ScreenRant: Gary Bowser, nicknamed the Nintendo Switch hacker by the news media, has pled guilty to charges and will pay $4.5 million. The case related to Bowser’s hacking of Nintendo’s portable console called “Switch.” In 2020 Nintendo began pursuing groups of hackers illegally breaking into Nintendo Switch consoles and selling kits through the internet. In May 2020, Nintendo filed lawsuits against the Switch hackers, leading to a legal battle that lasted nearly a year.
NC Advertiser: Ukraine has filed espionage charges and attempted state overthrow against five people who allegedly were part of a hackers group controlled by Russia. The Security Service of Ukraine said Friday that the hackers’ group known as “Armageddon” was responsible for some 5,000 cyberattacks on Ukrainian state agencies since 2014.
ZD Net: This week, South Australia’s Department for Infrastructure and Transport confirmed that mySA Gov accounts were compromised through a cyber-attack. mySA Gov is the South Australian government’s online platform and app that provides residents with single account access for the state’s services, such as checking into a venue or completing transactions for vehicle registration.
Vice: In October, the infamous ransomware gang known as Conti released thousands of files stolen from the UK jewelry store Graff. Among the data Conti leaked, sensitive information belonging to celebrities like David Beckham, Oprah Winfrey, and Donald Trump. And, according to The Daily Mail, there was also information belonging to the UAE, Qatar, and Saudi royal families. Now, the hackers would like the world to know that they regret their decision, perhaps partly because they released files belonging to very powerful people. The quote of the day comes from Allan Liska, a cybersecurity researcher: “Bluntly, UAE sends assassination teams to deal with people they don’t like. Even ransomware groups are subject to political pressure.”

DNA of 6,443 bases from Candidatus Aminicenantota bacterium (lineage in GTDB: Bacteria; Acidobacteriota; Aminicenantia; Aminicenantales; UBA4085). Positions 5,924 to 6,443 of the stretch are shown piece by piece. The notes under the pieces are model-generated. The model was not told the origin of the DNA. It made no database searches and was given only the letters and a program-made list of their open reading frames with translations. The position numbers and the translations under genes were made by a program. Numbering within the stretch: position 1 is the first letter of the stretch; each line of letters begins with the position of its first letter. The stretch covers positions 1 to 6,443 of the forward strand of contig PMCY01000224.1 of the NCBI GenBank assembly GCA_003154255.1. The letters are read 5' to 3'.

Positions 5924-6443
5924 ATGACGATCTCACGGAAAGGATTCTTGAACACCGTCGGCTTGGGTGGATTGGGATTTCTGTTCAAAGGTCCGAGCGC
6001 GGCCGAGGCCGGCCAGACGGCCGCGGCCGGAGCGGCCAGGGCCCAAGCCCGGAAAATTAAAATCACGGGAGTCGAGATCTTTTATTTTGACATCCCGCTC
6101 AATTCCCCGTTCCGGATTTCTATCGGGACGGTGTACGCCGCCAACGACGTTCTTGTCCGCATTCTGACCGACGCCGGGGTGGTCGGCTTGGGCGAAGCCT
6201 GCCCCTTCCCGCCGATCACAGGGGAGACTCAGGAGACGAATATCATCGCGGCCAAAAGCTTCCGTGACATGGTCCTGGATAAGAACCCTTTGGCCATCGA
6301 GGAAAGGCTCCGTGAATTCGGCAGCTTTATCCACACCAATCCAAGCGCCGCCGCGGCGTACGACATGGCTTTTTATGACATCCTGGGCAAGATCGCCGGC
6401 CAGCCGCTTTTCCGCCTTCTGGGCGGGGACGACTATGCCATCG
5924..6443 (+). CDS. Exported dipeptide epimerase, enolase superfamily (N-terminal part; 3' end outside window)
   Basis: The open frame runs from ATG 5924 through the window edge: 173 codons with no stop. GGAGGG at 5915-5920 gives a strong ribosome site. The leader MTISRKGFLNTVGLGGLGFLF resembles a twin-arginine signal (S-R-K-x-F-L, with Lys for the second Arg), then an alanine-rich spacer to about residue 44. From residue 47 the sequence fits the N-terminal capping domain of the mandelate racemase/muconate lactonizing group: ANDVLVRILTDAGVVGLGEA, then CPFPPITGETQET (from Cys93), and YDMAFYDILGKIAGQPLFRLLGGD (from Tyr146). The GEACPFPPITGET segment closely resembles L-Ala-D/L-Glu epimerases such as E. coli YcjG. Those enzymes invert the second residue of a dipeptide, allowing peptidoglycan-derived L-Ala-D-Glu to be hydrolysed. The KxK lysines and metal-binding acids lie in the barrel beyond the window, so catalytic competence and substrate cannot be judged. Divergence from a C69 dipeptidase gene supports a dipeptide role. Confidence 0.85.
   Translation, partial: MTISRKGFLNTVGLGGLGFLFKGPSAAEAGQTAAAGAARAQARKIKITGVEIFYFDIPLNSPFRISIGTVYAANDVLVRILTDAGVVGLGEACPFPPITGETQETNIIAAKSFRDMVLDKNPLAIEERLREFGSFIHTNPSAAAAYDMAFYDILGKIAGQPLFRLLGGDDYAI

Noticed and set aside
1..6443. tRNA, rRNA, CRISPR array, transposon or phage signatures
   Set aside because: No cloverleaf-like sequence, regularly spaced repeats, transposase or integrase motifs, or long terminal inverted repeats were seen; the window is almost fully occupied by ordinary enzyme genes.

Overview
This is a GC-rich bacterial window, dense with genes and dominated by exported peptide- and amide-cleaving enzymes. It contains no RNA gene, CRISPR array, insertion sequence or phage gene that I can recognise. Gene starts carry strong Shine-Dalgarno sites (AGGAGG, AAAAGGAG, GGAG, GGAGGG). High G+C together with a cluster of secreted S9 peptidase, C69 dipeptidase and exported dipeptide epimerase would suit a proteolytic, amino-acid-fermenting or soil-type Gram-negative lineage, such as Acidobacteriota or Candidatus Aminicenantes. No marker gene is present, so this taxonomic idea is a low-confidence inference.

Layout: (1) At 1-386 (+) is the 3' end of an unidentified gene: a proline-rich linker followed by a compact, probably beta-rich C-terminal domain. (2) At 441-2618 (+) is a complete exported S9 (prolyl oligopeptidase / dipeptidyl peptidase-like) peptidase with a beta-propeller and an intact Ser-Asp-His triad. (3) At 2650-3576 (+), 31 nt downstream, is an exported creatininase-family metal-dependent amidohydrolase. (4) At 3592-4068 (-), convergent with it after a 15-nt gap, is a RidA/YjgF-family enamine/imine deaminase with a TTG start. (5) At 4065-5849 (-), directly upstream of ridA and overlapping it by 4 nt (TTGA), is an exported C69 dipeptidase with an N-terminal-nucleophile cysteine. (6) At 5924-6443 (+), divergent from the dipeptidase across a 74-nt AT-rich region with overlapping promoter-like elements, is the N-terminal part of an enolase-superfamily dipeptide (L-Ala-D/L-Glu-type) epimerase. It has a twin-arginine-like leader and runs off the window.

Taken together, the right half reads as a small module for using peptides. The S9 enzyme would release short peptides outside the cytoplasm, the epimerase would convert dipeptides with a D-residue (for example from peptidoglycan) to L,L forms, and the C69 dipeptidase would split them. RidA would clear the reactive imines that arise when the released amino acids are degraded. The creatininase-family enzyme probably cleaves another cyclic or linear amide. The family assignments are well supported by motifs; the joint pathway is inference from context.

NBC News: After US agents down REvil, a major ransomware group, nervous hackers try a little rational argument to defend their practice of holding computers for ransom. Several ransomware gangs posted lengthy anti-U.S. screeds, viewed by NBC News, on the dark web. In them, they defended their practice of hacking organizations and holding their computers for ransom. They appear prompted by the news, reported Thursday by Reuters that the FBI had successfully hacked and taken down another major ransomware group called REvil.
While the REvil takedown was the first of its kind made public, nobody expects that this one act will curb ransomware attacks. However, the reaction from fellow hackers is also notable. The Conti Group — which recently begged forgiveness for a previous hack that exposed prominent Arab royalty while they regularly lock down hospital computers and hold them for ransom — wrote that it would be undeterred by the US action and that hackers are the actual victims.
In Case You Missed It
- How Unified Cloud Simplifies Network Switch Management – Tiju Cherian
- Cyber Threat Alert: Ransomware Breaks Another Record – Ray Wyman
- Why Cybersecurity Must be First – Ray Wyman
- How to Protect Multi-Cloud Environments with a NSv Virtual Firewall – Tiju Cherian
- What’s driving job growth in cybersecurity? – Ray Wyman
- SonicWall Earns Its Third Perfect Score In A Row From ICSA Labs – Kayvon Sadeghi
- SonicWall Delivers Choice, Flexibility as Part of Cloud Evolution – Jayant Thakre
- Check Before You Click and Fight the Phish! – Ray Wyman
- The State of Cybersecurity Funding for State and Local Government – Ray Wyman
- CRN Recognizes Another Rising SonicWall Channel Star – Ray Wyman
- What is Cryptomining and how can it affect Cybersecurity? – Ray Wyman
- Living in the Wild West of the IoT – SonicWall Staff
- IoT Devices: If You Connect It, Protect It – Amber Wolff